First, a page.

Raising Hope for Families with Lyme

Lauren – A Seed of Hope

Just days before my 14th birthday in May of 2015, I was struck down by a mysterious illness that doctors couldn’t explain. Within months, I became homebound and mostly bedridden, suffering from severe physical and neurological symptoms.

In November of 2015, I finally received the Lyme diagnosis. I promptly began treatment, but my symptoms only grew worse. Then my mom noticed a strange rash on my body, and we realized it was classic Bartonella striae. Bartonella is a common Lyme co-infection, and in my case, the primary infection. I was referred to a top expert in the field, and I began antibiotic treatment in June of 2016.

I herxed terribly, eventually spiking a 105.4° F fever in July of 2017. We were justifiably scared, and stopped the strongest antibiotic, while continuing a gentler one. Meanwhile, my doctor diagnosed Mast Cell Activation Syndrome, which explained why I herxed so badly.Mast Cell Activation is a disorder, where the Mast Cells, a type of white blood cell, overreact to triggers. In my case, the disorder was caused by the infections. We also found out that the infections triggered Postural Orthostatic Tachycardia Syndrome and Hypermobile Ehlers-Danlos Syndrome.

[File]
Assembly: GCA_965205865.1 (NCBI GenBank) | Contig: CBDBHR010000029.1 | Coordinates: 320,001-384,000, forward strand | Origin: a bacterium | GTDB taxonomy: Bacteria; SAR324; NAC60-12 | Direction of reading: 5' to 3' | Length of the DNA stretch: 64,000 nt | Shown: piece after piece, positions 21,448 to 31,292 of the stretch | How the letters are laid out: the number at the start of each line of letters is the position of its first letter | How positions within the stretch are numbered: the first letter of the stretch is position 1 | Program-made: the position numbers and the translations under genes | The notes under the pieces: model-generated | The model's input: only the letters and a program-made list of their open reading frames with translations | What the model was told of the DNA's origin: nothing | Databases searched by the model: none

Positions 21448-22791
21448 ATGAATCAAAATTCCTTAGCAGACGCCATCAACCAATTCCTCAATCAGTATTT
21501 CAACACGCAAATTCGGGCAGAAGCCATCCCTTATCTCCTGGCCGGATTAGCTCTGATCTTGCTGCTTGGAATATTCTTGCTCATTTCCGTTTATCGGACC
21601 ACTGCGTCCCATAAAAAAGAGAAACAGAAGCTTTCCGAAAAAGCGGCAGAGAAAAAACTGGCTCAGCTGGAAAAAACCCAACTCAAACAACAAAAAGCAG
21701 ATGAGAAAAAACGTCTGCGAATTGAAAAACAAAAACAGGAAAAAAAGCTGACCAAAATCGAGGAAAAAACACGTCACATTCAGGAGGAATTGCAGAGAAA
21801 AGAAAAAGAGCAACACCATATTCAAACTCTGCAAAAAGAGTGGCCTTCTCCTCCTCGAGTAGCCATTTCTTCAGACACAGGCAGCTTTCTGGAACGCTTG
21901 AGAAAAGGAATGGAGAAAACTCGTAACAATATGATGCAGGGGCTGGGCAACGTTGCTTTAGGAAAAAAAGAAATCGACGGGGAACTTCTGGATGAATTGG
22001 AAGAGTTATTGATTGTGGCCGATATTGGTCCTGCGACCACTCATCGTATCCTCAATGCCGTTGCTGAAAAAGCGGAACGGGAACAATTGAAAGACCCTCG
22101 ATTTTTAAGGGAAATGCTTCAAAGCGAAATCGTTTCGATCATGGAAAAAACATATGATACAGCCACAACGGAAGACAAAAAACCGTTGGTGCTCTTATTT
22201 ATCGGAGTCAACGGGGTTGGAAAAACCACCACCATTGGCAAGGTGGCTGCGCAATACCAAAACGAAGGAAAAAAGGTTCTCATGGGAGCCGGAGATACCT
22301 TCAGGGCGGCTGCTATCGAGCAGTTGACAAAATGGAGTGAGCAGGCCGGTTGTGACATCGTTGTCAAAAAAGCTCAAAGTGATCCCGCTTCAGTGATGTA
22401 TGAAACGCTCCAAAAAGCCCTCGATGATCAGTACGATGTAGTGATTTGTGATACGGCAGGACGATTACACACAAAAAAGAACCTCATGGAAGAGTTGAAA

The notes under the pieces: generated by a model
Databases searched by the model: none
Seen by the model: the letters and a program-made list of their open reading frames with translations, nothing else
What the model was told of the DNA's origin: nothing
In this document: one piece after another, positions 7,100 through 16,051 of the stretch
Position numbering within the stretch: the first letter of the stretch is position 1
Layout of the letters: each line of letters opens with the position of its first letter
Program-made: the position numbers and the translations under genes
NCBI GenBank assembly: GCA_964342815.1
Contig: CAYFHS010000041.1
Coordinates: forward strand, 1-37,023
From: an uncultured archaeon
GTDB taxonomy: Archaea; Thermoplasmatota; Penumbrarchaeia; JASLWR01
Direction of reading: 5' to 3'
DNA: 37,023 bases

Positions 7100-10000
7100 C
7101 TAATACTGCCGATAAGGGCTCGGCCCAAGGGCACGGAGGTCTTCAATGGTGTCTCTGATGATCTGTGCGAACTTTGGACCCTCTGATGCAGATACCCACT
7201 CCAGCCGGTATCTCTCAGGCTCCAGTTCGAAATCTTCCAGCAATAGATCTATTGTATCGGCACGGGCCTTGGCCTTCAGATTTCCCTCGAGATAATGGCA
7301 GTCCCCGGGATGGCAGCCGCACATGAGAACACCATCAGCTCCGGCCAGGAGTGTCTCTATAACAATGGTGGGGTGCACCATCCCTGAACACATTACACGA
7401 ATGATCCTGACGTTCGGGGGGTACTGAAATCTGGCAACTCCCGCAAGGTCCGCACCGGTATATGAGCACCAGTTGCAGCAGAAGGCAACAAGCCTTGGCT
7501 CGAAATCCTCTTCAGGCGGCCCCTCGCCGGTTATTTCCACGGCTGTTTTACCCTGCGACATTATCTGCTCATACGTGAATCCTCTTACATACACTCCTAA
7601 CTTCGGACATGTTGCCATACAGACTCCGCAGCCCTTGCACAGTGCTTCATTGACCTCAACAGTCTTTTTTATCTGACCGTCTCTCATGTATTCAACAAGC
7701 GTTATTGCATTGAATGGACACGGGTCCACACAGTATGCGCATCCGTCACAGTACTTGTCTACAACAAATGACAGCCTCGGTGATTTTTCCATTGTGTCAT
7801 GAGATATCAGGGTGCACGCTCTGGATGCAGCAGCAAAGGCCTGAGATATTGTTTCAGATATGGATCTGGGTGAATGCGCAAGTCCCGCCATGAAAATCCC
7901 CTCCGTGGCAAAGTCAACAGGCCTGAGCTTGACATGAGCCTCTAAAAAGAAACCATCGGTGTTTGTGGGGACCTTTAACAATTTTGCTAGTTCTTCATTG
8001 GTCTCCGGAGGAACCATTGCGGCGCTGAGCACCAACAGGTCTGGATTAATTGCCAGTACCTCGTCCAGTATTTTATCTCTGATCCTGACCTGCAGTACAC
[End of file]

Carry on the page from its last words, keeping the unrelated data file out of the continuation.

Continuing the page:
Because anything that killed the bacteria made me feel much worse, my doctor focused on mainly treating the Mast Cell Activation with a variety of medications and supplements in 2018. Unfortunately, I saw little improvement, but I also felt too weak to resume the antibiotics.

In 2019, testing revealed I had severe hormone deficiencies, especially cortisol and DHEA. I was referred to a hormone specialist in June. The doctor explained that the infections lower cortisol and started hormone replacement therapy. With the replacements, I am finally regaining weight and muscle and am no longer nauseous all day. I have an appetite, and my digestion has improved enough that I can eat solid food again. The hormones gave me enough strength to resume antibiotics in July of 2019, but I must go “low and slow.” I depend on my loving family for full-time caregiving and remain homebound and mostly confined to bed.

When I received my LymeLight grant, it planted a small seed of hope in my heart, and I will keep fighting for that hope to grow and flourish into a reality. Thank you, LymeLight, for your support!

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